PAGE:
When CEMA was established the immediate problem was the provision of music and drama to meet the conditions of blackout, concentration of workers in new centres and the collapse of existing sources of theatre and music. During the winter of 1940-41 the name CEMA began to be known in all parts of the country. The period of air raids intensified the need for its work and by 1942 it was securely placed in the affections of audiences. This was a period of consolidation as well as expansion: the cessation of raids found CEMA in the position for the first time of being able to think in terms of the future. Whilst the underwriting of existing theatrical companies helped them continue normal work, gradually a more interesting development took place – the creation of a system of plays (as well as concerts and art exhibitions) to be given at Royal Ordnance Hostels in ‘isolated’ regions. For some time these ‘ROH’ tours were one of the most successful CEMA ventures. For these performances, hostel workers were part of an enormous untapped source of audience and the Council’s work in this area was possibly the most important single facet of its achievement.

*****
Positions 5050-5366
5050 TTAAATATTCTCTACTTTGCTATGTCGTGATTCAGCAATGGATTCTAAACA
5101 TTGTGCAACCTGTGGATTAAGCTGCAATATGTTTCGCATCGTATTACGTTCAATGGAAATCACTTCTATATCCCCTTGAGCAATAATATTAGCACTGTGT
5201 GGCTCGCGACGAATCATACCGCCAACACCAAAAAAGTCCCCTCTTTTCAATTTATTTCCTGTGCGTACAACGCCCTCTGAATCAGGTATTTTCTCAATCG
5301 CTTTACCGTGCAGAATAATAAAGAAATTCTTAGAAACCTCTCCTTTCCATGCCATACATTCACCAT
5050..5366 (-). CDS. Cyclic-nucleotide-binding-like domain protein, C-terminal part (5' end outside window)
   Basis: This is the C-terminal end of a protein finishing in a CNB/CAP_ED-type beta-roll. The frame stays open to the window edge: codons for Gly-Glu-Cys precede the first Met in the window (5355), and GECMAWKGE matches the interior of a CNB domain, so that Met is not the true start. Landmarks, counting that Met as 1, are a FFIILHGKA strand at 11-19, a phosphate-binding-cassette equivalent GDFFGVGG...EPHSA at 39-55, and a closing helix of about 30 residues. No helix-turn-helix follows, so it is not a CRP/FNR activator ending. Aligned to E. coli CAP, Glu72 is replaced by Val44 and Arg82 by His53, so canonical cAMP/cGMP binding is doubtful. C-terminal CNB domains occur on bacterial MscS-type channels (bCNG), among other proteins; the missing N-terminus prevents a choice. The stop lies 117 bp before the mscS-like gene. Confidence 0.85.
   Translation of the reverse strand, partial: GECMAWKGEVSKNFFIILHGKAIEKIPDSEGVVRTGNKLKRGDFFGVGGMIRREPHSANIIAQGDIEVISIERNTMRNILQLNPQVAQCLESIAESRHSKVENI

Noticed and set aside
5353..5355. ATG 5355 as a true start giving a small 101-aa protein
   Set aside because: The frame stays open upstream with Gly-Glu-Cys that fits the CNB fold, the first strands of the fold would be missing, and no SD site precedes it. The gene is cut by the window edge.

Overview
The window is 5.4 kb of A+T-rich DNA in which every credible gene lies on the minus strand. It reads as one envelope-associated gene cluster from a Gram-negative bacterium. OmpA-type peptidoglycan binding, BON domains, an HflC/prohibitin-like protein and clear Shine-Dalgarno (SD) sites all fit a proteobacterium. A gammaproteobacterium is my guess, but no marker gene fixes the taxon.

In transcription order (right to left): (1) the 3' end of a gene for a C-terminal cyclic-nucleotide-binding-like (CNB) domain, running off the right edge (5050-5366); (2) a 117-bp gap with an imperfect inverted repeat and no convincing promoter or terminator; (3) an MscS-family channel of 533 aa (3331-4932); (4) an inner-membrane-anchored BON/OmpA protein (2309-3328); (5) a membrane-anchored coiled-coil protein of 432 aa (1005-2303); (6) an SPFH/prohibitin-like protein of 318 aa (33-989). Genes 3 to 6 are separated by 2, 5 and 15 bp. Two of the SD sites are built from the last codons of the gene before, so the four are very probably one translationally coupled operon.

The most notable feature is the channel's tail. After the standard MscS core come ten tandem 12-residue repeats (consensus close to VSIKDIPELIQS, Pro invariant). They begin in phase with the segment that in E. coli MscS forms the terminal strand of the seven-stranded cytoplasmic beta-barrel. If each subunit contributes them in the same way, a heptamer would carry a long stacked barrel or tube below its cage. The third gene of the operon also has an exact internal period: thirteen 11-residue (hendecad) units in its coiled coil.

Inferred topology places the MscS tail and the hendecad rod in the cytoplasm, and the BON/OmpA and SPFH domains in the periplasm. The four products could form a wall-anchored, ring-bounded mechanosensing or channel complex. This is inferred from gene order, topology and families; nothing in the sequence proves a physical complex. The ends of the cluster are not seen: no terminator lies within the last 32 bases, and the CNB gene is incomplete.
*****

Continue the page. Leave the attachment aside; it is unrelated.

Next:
CEMA collaborated enthusiastically in formal funding agreements that were the precursor of ‘core revenue funding’ today. It enabled The Sadler’s Wells Ballet to make visits to the Blackpool Grand Theatre, such as that with Margot Fonteyn, Frederick Ashton and Robert Helpmann in 1940. The longest collaboration was with the Old Vic. From the early days of the war, when the company relocated to Burnley, to the opening of the Old Vic’s Liverpool headquarters at the Playhouse, culminating in the 1944-45 season at London’s New Theatre, the association of CEMA and the Old Vic blazed a trail of theatrical endeavour. CEMA assisted tours of the Old Vic to the Blackpool Grand Theatre, such as Jean Forbes-Robertson in The Merchant of Venice (1942) and Flora Robson in Guilty, adapted from Therèse Raquin (1944). Exemption from entertainment tax was granted by the Board of Customs: CEMA companies were, like the Grand Theatre today, all non-profit making; all reserves accumulated being used in ways which were to the advantage of theatre and the public alike. The pioneer production in the hostel experiment was the Old Vic’s staging of Laurence Houseman’s Jacob’s Ladder in 1942. Its success encouraged a regular circuit and many companies continued the task of bringing theatre to the people; such as Walter Hudd, Stanford Holme, Norman Marshall, Ashley Dukes’ Mercury Players, Basil C. Langton’s Travelling Repertory Theatre, the Pilgrim Players, the Market Theatre and André van Gyseghem’s Company.